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Turkson: 'Sustainable food systems for world food security should be our goal'

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The world's current food problems can be linked to a global loss of faith, Ghana's Cardinal Peter Turkson told a standing-room-only crowd Wednesday night.

"The challenge that is facing us is that [the earth] belongs to God in the first place," he said. "It is entrusted to us, given to us in custody, but we may never accept or pretend that we are responsible for this."

Donation push means bear-lion-tiger family can remain together

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"BLT," the world's only bear-lion-tiger family, recently faced eviction from their home at Noah's Ark Animal Sanctuary in Locust Grove, Ga. Thanks to the recent generosity of strangers, BLT can rest easy.

Noah's Ark Animal Sanctuary had to comply with USDA rules and double their fence height by this month, at the cost of $500,000. The nonprofit feared closure because they didn't have the funds, and shutting down would mean separating their beloved BLT.

The renewable energy of the Spirit and the tale of the purple loosestrife

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We make a giant environmental mistake when we don't look at the Spirit as a source of renewable energy. To be someone who fruits Spirit is to be in charge of your own inwards, so much so that your relaxation is contagious. You sparkle with composure. That composure makes other people sparkle with composure. The insurmountable becomes surmountable when you are around. You renew.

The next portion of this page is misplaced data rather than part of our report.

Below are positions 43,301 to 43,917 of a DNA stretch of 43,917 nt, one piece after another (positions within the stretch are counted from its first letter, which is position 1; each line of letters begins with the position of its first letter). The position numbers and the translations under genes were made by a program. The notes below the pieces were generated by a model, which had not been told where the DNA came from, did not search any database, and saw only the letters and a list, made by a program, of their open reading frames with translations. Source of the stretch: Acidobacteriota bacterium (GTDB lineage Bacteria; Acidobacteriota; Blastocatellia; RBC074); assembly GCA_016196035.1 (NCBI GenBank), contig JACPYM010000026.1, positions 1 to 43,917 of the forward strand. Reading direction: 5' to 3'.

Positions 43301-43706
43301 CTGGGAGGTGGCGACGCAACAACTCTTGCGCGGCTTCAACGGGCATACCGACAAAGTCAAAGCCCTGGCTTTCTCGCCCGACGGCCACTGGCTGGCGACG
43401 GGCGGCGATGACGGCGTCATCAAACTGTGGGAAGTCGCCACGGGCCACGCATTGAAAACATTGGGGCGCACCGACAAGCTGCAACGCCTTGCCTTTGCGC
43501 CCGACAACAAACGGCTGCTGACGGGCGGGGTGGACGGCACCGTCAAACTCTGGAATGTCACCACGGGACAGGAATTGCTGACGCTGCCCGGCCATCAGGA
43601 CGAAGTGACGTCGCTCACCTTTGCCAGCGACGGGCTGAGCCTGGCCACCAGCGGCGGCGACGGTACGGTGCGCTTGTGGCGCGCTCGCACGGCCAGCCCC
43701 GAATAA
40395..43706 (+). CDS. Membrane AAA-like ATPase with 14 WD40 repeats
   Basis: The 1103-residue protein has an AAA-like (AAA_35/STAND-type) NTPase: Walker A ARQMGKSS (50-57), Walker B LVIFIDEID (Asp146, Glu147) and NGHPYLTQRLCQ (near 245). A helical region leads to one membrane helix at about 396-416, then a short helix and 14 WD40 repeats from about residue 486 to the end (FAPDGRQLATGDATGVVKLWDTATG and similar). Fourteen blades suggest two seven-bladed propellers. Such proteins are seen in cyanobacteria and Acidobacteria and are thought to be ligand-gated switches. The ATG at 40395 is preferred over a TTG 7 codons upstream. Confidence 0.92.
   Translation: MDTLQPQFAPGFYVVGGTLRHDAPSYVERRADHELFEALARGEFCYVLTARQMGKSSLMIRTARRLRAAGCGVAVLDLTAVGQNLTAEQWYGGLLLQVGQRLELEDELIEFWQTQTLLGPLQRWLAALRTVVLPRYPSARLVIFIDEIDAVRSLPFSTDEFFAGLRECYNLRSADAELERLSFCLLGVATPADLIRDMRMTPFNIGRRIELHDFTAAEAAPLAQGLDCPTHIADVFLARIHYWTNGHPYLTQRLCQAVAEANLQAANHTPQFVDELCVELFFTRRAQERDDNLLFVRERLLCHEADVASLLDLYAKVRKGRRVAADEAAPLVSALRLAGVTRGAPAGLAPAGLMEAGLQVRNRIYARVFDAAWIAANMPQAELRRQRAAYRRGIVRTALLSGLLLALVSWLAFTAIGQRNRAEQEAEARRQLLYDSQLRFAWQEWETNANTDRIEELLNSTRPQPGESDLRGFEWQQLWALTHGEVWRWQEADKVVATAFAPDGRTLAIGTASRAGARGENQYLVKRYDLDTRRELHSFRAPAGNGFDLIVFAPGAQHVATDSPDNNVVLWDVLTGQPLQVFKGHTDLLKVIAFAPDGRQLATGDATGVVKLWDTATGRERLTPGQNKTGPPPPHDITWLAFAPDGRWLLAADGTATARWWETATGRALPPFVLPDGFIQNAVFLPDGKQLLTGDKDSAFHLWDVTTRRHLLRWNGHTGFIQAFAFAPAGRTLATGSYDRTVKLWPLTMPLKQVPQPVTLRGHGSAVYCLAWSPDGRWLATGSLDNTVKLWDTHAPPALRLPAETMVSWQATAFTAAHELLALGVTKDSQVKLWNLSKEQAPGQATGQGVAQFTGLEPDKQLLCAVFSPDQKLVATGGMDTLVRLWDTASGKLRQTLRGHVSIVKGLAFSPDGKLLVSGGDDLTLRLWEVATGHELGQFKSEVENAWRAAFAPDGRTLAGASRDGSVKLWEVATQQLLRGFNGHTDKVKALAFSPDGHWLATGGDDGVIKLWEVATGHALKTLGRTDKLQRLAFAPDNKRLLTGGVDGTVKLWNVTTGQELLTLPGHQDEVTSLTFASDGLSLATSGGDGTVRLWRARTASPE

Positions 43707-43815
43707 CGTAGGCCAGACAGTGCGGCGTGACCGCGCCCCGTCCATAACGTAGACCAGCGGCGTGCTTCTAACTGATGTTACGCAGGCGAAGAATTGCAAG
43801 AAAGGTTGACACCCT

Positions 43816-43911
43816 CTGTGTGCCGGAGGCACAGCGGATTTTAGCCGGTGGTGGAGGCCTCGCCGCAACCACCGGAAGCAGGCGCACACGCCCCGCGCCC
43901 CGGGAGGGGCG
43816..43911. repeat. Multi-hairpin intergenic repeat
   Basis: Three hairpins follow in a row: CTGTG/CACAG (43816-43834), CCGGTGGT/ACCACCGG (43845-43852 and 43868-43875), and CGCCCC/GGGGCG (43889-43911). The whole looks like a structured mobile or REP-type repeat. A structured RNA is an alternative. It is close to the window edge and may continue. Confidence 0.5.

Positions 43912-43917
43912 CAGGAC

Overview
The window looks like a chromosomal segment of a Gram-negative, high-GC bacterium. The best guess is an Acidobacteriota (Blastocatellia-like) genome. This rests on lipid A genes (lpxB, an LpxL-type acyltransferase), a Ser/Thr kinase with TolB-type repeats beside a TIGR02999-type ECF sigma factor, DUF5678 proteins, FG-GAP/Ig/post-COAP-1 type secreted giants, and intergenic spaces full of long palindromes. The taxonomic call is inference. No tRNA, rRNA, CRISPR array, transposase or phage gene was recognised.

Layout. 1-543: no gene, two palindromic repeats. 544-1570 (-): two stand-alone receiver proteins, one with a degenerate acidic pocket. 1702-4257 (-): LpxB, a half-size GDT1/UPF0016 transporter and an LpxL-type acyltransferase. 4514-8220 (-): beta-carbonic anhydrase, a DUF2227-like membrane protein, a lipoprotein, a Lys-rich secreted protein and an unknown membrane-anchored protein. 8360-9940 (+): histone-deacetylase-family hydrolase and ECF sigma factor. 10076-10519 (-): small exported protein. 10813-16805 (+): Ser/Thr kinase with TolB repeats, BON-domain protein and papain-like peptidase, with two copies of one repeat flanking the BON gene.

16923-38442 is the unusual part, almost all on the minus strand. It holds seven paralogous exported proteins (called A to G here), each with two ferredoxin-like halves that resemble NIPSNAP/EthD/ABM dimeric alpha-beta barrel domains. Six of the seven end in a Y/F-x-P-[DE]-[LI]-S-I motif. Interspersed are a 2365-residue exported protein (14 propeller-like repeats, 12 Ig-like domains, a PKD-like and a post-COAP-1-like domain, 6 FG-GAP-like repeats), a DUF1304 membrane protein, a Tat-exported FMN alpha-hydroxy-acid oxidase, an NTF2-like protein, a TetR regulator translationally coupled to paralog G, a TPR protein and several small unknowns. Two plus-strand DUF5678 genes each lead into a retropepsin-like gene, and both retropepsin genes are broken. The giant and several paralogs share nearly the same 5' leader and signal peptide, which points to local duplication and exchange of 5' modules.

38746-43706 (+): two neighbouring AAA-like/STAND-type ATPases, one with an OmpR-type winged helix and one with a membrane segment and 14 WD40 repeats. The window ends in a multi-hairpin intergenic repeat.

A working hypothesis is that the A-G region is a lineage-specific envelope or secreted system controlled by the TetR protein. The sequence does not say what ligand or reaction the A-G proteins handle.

Government shutdown locks out Yosemite visitors on park's anniversary

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If you had planned Tuesday to honor Yosemite National Park's 123rd anniversary by paying it a visit, think again. Thanks to the federal government shutdown, Yosemite's giant sequoia trees will commemorate this day alone.

"No temple made with human hands can compare with Yosemite," John Muir, 19th-century naturalist and founder of the Sierra Club, wrote. No temple but the temple of man, it seems.

Papal gardens revive beehives while colonies collapse across globe

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The pontifical honey harvest has commenced, with Pope Francis soon to receive a jar of the honeybees' hard work. While these bees' productivity will determine how long the amber liquid remains on the papal breakfast menu, others could have even farther-reaching effects, such as determining the course of the U.S. food supply. 

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In This Issue

July 18-31, 2014

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